Statement from Dr. Charu Kaushic on World AIDS Day and Indigenous AIDS Awareness Week
A time to reflect and recommit

December 1 is World AIDS DayFootnote 1. This year, December 1 to December 7 is also Indigenous AIDS Awareness Week (IAAW)Footnote 2, a time to increase awareness and knowledge about HIV/AIDS in Indigenous communities in Canada.

Given that HIV treatments have been around for 30 years, and we have prevention methods and people are living with HIV for decades, it is easy to assume that HIV is not a problem any longer here in Canada.

You may be surprised to learn that, in Canada, there were 1,722 newly diagnosed cases of HIV in 2021. And while HIV can affect anyone—regardless of age, sex, gender, sexual orientation, or ethnic group—there are a number of key population groups in Canada that are disproportionately affected. Even across key population groups, inequitable outcomes exist as communities experience differing impacts of stigma, racism, homophobia, transphobia, sexism and other forms of discrimination and systemically entrenched oppression. These disparities amongst communities manifest in regional disparities across the country. For example, Saskatchewan and Manitoba had the highest rates of new diagnosesFootnote 3Footnote 4Footnote 5, with rates more than double the national average. Similarly, Black people make up 3.5% of Canada’s population, but Black women made up 42% of new HIV cases amongst women in 2019Footnote 6.

The theme for World AIDS Day 2023 is Let Communities Lead. Central within the theme is the need for communities’ leadership roles to be centred in all HIV plans and programs, and to be fully and reliably funded.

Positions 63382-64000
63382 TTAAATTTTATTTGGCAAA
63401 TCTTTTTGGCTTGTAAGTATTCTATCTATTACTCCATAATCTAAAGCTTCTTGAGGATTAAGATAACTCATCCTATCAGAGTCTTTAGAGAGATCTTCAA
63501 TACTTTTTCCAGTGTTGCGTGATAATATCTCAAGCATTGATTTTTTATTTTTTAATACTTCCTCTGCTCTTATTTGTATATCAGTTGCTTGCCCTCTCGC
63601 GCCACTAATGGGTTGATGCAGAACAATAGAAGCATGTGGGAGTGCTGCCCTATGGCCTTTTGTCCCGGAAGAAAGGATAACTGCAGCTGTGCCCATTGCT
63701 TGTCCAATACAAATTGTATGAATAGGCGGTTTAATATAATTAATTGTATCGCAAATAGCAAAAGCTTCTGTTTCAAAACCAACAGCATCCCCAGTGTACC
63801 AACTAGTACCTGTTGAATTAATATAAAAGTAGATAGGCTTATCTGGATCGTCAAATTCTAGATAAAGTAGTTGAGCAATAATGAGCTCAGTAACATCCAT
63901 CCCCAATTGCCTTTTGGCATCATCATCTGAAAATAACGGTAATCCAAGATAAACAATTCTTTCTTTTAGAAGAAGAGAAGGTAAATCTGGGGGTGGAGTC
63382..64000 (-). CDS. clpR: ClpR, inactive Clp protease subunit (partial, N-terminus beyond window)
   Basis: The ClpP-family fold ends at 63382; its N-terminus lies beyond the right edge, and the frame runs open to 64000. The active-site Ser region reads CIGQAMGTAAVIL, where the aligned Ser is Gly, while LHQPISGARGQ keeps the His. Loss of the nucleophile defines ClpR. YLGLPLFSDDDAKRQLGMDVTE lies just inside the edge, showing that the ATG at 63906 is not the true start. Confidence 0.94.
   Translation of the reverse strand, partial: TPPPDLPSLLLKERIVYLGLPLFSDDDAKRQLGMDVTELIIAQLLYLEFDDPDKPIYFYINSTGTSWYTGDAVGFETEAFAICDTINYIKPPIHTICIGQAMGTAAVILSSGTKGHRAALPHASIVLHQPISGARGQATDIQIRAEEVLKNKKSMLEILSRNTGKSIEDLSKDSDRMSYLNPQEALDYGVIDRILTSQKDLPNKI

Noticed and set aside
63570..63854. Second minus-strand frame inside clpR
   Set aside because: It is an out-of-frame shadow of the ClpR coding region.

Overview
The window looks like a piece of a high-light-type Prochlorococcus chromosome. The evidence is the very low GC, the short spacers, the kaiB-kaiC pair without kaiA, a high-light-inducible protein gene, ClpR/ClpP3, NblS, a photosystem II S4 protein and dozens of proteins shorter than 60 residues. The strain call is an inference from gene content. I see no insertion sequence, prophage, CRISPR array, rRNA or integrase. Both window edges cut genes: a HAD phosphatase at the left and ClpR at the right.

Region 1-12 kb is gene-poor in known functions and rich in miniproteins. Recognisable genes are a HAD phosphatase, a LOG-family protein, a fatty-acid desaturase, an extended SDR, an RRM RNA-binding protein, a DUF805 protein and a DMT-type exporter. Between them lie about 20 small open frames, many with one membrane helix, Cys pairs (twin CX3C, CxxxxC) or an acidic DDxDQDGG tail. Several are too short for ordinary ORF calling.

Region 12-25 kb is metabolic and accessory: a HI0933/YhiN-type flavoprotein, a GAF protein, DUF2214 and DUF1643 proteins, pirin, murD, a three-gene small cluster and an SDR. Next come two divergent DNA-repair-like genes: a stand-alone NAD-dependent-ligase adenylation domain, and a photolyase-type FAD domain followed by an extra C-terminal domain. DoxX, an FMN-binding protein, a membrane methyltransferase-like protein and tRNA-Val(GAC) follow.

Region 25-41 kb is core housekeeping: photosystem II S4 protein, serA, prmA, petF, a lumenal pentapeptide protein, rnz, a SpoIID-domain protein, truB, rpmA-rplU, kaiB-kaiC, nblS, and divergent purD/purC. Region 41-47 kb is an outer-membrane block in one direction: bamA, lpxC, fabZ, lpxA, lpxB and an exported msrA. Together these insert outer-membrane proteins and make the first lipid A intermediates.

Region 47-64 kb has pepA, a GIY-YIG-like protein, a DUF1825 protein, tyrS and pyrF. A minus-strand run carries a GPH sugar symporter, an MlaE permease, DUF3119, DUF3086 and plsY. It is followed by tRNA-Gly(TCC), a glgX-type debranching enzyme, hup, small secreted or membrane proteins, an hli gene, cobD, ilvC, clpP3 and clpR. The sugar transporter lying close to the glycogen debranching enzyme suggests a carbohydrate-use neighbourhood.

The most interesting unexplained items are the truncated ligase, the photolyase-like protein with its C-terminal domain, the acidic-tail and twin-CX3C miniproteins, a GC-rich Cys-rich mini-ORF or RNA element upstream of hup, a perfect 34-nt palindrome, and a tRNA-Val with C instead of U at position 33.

At CIHR, we are doing our part to champion and fund community-led approaches to research through our Community-Based Research Program, which has supported research, knowledge mobilization and capacity-building initiatives in HIV/AIDS for nearly 20 years through catalyst and operating grants. Further, the Collaborative Centres for HIV/AIDS Community-Based Research provides additional funding to eligible community organizations.

This year, we are excited to announce the upcoming launch of a new community-based research funding opportunity, Team Grants: Community-Based Research (CBR) for HIV/AIDS and STBBI (Sexually Transmitted and Blood-Borne Infections). Through use of dedicated funding pools for each key population disproportionately affected by STBBI, as well as funding pools supporting distinction-based approaches for research led by First Nations, Inuit, and Métis Peoples, this funding opportunity has been designed to fund a greater diversity of community-centred partnerships and truly let communities lead. The opportunity will launch this winter.

Through the CIHR HIV/AIDS and STBBI Research Initiative, we oversee the administration of $21 million of annual funding that directly supports research and knowledge mobilization efforts for HIV/AIDS and other STBBI. The research initiative is continually seeking applications from community members, people with living and lived experiences of HIV/AIDS and other STBBI, and researchers to serve on its advisory committee. If you, or someone you know, would like to have your community’s voice heard and get involved in advising on the direction of research funding in Canada, we encourage you to apply by December 31, 2023 to ensure consideration in the next review of applications.